Earlier this year, I visited MSI Reproductive Choices Clinic in Brixton Hill to hear about the important work staff undertake to support women in our area, providing contraception, abortion and other family planning services. Rising demand and restricted access to care in many areas is putting unprecedented pressure on reproductive healthcare services, with some women now waiting weeks or travelling miles for appointments.
Alongside the staffing and funding pressures afflicting our entire health service, staff also contend with the added pressure of frequent anti-abortion protests outside the clinic. The presence of a vocal minority of individuals seeking to shame those accessing the clinic has been a regular occurrence for some time but I was very concerned to hear this has become a weekly feature in the aftermath of the US Supreme Court’s decision to overturn Roe vs Wade.
With no shortage of politicians piping up from the Tory benches, the anti-abortion movement in the UK seems emboldened. Disgraced former Tory MP Scott Benton retweeted a Republican Party post celebrating the Supreme Court verdict. Another, Danny Kruger, also defended the decision, suggesting that the status quo of abortion provision was a “proper matter for political debate”. Meanwhile Tory MP Jacob Rees-Mogg recently called abortion a “cult of death”.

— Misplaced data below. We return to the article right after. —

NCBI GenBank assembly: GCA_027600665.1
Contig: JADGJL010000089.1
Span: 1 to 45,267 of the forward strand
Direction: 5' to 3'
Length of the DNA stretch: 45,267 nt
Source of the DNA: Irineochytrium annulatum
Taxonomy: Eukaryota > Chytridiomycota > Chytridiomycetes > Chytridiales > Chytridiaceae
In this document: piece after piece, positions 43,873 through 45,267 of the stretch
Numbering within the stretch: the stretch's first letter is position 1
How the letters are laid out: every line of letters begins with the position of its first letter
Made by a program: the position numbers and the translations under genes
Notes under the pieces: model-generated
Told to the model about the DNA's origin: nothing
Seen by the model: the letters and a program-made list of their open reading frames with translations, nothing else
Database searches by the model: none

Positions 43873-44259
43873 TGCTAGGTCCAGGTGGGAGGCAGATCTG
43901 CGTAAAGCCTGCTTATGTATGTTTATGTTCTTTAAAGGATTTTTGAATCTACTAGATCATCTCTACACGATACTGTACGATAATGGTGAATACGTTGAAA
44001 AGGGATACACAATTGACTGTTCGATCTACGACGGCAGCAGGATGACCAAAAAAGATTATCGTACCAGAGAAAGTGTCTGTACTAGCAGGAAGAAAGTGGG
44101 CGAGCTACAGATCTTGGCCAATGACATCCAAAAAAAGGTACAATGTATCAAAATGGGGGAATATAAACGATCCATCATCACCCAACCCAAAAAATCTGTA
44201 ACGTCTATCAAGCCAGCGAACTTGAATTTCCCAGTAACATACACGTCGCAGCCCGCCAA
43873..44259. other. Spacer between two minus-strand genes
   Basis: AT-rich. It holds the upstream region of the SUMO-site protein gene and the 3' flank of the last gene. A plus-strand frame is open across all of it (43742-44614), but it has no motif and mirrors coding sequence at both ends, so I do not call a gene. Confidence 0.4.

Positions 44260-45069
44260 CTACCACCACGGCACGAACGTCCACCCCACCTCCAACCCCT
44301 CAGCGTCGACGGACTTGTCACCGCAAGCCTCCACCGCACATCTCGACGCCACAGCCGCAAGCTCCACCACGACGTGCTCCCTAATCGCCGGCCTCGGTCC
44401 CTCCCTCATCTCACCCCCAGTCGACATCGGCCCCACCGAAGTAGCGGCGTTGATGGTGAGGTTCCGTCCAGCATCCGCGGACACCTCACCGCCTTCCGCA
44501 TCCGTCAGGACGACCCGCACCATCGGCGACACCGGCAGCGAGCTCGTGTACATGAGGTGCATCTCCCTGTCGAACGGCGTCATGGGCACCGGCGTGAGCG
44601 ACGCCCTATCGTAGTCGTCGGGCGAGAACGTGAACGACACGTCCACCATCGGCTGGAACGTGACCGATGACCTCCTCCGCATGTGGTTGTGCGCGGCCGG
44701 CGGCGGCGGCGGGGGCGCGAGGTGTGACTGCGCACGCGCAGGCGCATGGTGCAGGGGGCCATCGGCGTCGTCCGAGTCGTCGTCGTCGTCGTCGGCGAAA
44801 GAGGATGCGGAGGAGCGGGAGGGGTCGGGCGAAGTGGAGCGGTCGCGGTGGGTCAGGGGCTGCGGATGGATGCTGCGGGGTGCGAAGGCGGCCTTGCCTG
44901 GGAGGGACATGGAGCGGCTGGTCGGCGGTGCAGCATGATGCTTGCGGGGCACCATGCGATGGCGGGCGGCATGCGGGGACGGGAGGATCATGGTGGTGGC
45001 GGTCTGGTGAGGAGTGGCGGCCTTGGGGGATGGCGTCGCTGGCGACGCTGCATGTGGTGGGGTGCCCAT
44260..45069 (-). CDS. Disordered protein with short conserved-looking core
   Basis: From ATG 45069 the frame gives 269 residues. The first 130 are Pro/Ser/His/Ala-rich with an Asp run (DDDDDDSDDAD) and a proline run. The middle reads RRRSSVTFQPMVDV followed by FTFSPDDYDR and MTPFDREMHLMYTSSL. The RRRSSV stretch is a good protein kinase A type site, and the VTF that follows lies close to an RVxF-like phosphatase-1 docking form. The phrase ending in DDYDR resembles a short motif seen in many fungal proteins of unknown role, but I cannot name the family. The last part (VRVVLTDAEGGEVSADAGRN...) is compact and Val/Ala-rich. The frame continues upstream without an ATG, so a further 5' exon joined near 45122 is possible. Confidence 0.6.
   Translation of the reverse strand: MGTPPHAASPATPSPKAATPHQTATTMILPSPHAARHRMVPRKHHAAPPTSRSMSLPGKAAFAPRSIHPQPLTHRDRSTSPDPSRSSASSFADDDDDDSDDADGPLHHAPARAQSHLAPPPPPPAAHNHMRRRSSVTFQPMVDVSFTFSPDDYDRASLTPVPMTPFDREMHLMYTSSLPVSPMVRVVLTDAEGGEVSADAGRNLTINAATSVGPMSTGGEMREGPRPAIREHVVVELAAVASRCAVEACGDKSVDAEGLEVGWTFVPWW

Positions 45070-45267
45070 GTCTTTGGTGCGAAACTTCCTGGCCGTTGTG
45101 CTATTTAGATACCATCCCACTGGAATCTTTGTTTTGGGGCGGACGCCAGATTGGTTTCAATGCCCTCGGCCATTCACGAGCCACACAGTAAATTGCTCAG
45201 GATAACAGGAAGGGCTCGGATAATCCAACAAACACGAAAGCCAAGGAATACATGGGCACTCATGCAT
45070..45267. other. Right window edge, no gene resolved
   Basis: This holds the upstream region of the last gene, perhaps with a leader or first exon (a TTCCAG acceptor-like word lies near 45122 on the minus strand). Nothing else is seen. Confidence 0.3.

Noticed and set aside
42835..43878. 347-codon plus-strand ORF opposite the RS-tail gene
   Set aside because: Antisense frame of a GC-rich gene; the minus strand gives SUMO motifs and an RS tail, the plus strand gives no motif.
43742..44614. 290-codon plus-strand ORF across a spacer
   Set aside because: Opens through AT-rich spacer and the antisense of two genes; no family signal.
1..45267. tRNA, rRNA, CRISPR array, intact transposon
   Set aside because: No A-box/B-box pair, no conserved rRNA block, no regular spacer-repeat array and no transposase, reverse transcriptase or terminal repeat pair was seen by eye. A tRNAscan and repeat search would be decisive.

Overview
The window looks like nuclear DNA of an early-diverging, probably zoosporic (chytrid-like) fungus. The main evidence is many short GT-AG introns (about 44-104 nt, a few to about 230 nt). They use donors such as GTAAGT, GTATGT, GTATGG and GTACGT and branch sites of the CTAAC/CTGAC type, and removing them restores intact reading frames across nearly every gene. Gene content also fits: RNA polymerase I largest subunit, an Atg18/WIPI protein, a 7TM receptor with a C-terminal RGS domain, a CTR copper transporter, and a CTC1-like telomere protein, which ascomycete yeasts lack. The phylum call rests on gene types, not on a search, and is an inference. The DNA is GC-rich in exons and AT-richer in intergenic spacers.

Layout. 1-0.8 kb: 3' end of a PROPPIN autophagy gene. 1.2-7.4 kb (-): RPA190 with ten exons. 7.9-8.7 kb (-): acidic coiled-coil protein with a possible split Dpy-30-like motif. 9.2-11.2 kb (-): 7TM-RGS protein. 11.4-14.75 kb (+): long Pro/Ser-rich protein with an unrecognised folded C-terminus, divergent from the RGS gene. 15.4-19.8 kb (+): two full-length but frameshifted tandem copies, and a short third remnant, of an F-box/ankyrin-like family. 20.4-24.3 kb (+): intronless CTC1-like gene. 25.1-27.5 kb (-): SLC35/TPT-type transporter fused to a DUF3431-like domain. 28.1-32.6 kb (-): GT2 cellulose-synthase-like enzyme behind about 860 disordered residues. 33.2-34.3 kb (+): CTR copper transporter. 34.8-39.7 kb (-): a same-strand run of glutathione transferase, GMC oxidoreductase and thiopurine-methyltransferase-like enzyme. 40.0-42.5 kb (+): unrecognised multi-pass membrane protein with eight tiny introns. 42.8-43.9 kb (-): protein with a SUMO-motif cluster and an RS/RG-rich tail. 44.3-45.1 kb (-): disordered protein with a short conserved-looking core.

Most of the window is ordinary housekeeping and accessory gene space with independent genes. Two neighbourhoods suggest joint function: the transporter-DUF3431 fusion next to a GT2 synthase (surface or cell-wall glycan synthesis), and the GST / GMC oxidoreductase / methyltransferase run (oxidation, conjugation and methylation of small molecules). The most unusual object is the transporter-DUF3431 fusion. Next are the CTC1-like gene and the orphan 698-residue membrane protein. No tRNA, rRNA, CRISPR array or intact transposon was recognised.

While the issue is not polarised along party political lines in the same way as in the US, we should not be fooled into thinking it can’t happen here. By cracking down on the right to protest, curtailing workers’ rights, and passing voter suppression legislation, the Tories have already shown they are all-too comfortable stealing from the Republican playbook.
Meanwhile, abortion has never been fully decriminalised in the UK. Just this year, a mother-of-three was jailed for 28 months after terminating her pregnancy. While this sentence was rightly overturned, it is a reminder that women can still be prosecuted under Victorian-era laws for abortion.
Right of assembly, expression and religion should not come at the expense of other rights; not least a woman’s legal right to healthcare. Women should be able to access medical services without fear of harassment or intimidation. That is why I have raised these protests with Lambeth council and supported legislation to introduce safe access zones around local clinics. I am also supportive of efforts for legal reform to recognise abortion as a healthcare issue foremost; not a criminal one. Finally, we have to address the wider crisis in our NHS so that women can access these services in a timely manner. A woman’s right to choose is not up for debate.
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